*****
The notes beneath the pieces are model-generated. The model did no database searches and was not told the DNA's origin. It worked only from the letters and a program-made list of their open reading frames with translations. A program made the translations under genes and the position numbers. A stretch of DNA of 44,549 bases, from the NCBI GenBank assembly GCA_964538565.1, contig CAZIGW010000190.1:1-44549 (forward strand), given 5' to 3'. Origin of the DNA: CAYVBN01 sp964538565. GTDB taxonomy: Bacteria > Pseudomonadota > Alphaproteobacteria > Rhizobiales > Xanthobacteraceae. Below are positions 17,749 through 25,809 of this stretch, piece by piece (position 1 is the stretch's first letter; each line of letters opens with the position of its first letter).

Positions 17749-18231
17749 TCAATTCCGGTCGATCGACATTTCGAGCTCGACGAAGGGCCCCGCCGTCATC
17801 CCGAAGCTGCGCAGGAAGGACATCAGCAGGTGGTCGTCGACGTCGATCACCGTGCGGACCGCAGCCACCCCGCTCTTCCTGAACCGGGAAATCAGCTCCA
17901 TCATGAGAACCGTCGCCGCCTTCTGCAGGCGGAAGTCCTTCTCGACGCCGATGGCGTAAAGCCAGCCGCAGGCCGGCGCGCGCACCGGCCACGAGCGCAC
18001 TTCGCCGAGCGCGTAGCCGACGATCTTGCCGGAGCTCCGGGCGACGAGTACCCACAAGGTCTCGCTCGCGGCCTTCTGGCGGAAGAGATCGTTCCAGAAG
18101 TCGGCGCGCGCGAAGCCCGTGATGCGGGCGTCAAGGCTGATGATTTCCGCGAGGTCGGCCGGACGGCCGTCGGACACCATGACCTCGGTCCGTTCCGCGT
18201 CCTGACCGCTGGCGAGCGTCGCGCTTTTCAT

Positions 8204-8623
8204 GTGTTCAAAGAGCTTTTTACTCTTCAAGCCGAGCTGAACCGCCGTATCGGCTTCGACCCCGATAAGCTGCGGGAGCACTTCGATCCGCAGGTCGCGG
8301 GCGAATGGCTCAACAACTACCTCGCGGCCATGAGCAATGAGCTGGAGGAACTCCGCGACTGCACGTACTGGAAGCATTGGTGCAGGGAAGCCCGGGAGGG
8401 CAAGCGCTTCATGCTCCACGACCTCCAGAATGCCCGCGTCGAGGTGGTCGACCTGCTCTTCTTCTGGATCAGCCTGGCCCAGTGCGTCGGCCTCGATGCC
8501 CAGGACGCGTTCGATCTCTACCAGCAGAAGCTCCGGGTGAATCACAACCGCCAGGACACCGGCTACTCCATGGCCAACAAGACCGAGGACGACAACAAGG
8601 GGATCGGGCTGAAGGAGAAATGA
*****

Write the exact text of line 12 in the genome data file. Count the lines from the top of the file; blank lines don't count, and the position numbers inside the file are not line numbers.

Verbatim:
8401 CAAGCGCTTCATGCTCCACGACCTCCAGAATGCCCGCGTCGAGGTGGTCGACCTGCTCTTCTTCTGGATCAGCCTGGCCCAGTGCGTCGGCCTCGATGCC